As the Pacific Coast Highway dispute highlights, the discord is evident, and the dialogue is not serene, with Bishop McElroy making accusations of a political agenda at work. While the CDF letter does not say so explicitly, the gist is clear: Better not to proceed further if the result will be more divisions — divisions already seen in the dispute between Cardinal Gregory and Archbishop Chaput last year.
General Worthiness for Holy Communion
A standard concern raised about addressing political officeholders is that the problem of unworthy reception of Holy Communion is far wider than that, including Catholics who frequently do not keep the Sunday obligation, or who are in invalid marital or cohabiting relationships.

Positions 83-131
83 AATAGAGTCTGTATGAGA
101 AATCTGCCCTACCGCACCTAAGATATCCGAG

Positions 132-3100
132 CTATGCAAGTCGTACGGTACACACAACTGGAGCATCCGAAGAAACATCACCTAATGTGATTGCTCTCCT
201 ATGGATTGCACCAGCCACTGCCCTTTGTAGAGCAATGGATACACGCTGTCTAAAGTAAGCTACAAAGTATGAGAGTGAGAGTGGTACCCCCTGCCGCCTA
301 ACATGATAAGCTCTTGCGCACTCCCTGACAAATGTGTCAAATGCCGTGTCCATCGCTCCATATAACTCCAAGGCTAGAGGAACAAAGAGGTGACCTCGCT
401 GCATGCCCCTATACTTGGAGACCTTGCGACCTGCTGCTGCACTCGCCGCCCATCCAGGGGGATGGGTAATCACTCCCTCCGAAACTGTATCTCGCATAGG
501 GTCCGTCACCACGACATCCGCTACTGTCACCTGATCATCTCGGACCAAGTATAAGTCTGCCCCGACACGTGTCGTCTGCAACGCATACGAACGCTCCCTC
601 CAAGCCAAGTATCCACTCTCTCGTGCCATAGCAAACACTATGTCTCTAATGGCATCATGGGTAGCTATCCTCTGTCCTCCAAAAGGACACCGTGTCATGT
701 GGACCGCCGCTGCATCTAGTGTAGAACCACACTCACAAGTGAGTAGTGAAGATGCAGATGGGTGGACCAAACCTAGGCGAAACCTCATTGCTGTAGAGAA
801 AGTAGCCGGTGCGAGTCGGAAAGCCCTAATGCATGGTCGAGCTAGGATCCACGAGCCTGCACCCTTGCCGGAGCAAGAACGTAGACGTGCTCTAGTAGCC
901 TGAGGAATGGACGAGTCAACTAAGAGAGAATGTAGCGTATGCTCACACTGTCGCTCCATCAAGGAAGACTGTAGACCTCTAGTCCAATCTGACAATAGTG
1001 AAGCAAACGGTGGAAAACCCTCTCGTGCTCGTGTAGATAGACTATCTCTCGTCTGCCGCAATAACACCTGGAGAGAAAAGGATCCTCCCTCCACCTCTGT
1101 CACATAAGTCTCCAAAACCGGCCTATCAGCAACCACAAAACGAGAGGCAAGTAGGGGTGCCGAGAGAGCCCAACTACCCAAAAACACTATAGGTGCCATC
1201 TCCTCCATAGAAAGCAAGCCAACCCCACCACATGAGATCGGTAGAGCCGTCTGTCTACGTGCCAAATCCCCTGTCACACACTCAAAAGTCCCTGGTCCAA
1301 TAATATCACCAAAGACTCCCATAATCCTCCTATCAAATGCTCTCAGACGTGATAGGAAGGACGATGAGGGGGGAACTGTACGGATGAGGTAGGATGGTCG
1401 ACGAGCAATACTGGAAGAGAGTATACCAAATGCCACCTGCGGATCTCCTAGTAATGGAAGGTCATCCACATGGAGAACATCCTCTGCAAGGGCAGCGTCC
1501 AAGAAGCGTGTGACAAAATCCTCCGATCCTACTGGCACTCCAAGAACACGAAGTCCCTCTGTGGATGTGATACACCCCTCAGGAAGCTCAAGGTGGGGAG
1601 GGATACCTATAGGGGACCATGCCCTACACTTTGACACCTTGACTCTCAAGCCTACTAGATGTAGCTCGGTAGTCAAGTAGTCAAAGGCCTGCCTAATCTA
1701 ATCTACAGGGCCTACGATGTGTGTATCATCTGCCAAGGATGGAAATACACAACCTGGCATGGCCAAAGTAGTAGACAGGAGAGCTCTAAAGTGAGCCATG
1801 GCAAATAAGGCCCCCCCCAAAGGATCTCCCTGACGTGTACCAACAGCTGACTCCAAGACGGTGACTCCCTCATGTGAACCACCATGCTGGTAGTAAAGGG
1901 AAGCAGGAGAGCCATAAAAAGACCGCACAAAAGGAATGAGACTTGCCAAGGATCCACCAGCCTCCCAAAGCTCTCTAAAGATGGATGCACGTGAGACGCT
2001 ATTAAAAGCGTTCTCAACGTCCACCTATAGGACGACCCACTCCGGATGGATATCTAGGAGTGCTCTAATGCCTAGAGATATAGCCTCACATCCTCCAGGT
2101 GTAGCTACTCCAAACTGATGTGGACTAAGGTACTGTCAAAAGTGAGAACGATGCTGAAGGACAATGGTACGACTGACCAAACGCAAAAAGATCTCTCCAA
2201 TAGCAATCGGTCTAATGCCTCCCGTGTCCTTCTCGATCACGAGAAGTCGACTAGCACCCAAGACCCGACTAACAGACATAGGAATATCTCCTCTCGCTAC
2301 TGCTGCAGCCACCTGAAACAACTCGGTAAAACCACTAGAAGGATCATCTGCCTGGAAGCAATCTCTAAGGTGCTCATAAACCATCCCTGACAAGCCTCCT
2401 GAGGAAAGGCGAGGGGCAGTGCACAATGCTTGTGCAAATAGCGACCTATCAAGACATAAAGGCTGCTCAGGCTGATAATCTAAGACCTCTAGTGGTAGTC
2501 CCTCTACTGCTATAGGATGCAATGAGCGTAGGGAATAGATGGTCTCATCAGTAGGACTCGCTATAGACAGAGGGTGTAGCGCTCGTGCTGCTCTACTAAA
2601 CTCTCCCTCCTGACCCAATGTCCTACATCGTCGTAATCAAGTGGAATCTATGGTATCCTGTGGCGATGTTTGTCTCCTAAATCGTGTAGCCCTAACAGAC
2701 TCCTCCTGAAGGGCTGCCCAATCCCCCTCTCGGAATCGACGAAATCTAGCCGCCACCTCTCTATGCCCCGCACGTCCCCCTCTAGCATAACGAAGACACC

The CDF takes that view, rejecting the argument that political officeholders are to be uniquely held to a “Eucharistic coherence” of worthiness:
“Any statement of the Conference regarding Catholic political leaders would best be framed within the broad context for worthiness for the reception of Holy Communion on the part of all the faithful, rather than only one category of Catholics.”
Experience of the Universal Church
The CDF letter concludes with an invitation for U.S. bishops to consult with other episcopal conferences, to “preserve unity in the Universal Church.” As is well known, this debate is only a live issue in the United States. No other episcopal conference has taken up the question of denying Holy Communion to political leaders.
It may be that the CDF is pointing the Americans toward the experience of the Latin American bishops — the single largest assembly of bishops anywhere the world. At their 2007 plenary at Aparecida, the Latin American bishops explicitly addressed the question of “Eucharistic coherence”: